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5 new ways to build apps for iPhone, Android and web browsers

Jon Brodkin | March 2, 2011
Five start-ups unveiled services for building mobile applications and Web services this week at DEMO Spring 2011, bringing application development capabilities to the masses - or, at least, to people who lack traditional programming and mobile development skills.

The Bizness Apps process has five steps: edit tabs, edit content, edit appearance, preview the application, and finally pay and publish. Users building apps can pull in content from Facebook, Twitter, YouTube, blogs, RSS feeds, as well as forms to gather feedback and customer information. Gazdecki also showed off a FourSquare-style check-in service with rewards for checking into places a certain number of times.

Innovation is often spurred by youth, and Gazdecki emphatically fits that category. "We're all college students and we're pretty excited about the open bar, so come have a beer with us," he told the audience.

Cloud 9 IDE

Cloud9 IDE from the vendor Ajax is a platform-as-a-service focusing both on mobile apps as well as Web tools that run on desktops.

"We have the first commercial platform-as-a-service for HTML5 and JavaScript development," said CEO Ruben Daniels. "This will impact everyone building cloud, mobile and social apps. Everyone here releasing an app will do so with Cloud9, and do it in half the time."

Daniels has teamed up with Mozilla, and claims to have interest from IBM (IBM) and a company from Mountain View, Calif., home of Google and other tech vendors. Unlike MobileNation and Bizness Apps, Cloud9 looks like it will require some real programming knowledge, but could be more convenient than existing models.

"The first-ever cloud-based integrated development environment (IDE) for JavaScript developers, supporting HTML5, Python, Ruby and PHP, Cloud9 enables Web developers to access, edit and share projects anywhere, anytime," says the DEMO blurb about Cloud9. "Using this next-generation technology, developers can build, test, debug, and deploy millions of applications."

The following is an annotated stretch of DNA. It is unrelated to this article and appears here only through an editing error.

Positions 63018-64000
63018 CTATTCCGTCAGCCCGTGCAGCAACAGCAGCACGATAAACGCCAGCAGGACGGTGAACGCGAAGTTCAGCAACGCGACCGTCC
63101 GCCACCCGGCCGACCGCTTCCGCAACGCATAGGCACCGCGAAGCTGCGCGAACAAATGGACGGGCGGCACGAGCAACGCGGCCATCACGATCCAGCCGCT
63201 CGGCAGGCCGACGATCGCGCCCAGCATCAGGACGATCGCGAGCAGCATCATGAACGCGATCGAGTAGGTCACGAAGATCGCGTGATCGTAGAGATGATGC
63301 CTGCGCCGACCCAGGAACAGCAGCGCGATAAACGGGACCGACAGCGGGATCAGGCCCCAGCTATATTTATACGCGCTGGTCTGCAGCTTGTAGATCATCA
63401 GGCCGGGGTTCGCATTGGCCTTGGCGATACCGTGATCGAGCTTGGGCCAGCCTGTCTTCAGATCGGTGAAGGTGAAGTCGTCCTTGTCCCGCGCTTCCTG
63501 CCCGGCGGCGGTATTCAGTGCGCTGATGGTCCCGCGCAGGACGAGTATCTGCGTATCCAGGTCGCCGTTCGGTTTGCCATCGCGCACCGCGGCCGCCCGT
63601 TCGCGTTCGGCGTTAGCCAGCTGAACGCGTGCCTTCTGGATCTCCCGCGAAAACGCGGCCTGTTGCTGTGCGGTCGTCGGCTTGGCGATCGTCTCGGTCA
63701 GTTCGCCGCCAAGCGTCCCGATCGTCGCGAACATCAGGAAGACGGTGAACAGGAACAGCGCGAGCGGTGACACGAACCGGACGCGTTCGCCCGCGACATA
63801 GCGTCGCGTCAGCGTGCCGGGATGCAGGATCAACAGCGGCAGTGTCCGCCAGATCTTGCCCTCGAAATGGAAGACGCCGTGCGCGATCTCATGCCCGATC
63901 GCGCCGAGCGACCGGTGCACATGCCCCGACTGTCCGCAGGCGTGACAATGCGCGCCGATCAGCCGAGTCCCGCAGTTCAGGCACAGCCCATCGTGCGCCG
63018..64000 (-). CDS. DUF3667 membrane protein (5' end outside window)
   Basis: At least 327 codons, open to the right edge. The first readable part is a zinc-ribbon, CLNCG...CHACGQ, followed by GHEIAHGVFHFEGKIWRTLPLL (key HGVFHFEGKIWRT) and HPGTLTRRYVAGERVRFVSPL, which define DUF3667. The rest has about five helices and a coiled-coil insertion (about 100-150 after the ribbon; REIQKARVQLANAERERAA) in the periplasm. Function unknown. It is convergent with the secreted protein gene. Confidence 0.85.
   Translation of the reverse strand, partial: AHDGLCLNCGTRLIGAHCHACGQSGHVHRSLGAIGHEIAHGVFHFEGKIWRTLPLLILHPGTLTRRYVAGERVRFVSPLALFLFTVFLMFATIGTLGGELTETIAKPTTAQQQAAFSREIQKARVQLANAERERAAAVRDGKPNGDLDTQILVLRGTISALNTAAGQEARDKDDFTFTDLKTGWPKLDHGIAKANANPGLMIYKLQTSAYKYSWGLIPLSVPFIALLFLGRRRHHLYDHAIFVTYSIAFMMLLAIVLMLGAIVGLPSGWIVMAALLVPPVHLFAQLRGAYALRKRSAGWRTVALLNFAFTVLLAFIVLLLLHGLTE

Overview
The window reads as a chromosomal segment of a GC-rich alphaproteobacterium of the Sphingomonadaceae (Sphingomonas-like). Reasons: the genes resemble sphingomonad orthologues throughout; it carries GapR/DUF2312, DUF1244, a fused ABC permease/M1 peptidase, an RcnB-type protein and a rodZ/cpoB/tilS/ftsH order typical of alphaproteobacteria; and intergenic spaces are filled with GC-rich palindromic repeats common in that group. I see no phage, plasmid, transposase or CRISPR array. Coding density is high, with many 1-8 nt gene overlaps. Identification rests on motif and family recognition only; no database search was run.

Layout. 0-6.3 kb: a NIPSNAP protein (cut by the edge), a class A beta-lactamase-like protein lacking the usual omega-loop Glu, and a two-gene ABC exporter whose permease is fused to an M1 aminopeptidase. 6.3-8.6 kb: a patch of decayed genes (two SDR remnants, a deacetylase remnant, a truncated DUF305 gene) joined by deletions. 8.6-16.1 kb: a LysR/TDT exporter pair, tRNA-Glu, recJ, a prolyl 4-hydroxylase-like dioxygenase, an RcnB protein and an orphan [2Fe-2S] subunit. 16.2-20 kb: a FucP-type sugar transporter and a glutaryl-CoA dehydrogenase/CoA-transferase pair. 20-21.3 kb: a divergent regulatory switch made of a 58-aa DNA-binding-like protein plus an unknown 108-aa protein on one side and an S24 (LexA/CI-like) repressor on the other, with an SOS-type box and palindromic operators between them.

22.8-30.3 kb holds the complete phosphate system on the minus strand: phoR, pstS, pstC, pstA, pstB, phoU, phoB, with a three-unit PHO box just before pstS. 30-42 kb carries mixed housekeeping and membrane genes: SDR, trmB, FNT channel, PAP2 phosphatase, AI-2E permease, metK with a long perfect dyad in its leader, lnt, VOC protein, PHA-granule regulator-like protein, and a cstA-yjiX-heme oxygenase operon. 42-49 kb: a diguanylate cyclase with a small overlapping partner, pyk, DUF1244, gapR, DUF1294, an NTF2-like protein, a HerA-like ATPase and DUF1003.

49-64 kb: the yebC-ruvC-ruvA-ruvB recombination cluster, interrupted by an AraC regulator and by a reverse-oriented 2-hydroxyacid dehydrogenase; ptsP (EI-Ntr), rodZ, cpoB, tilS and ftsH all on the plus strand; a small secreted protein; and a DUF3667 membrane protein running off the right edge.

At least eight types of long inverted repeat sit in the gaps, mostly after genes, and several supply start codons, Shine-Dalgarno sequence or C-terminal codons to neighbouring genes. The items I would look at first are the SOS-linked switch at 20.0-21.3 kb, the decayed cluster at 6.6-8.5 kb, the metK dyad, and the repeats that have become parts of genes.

ApSynth targets development of Web applications, rather than mobile, and provides its own market for users to publish their apps.

"Once published, applications can be embedded and spread to other Web sites, blogs and social networks," the company says. "App authors deliver either free apps or set a price for a monthly number of displays on tiers Web page. With ApSynth Web apps become a monetized Web content just like text, video, etc."

ApSynth will have to compete against existing platform-as-a-service offerings such as and Google App Engine. ApSynth says it can lure users who need to build SaaS applications but lack IT skills. Bloggers and Web content creators are among the target users. The service is in a private beta. 


Rather than help customers build stand-alone applications, ScreenReach gives them a way to develop "real-time interactive experiences," which can then be consumed by end users through ScreenReach's own Screach mobile application.


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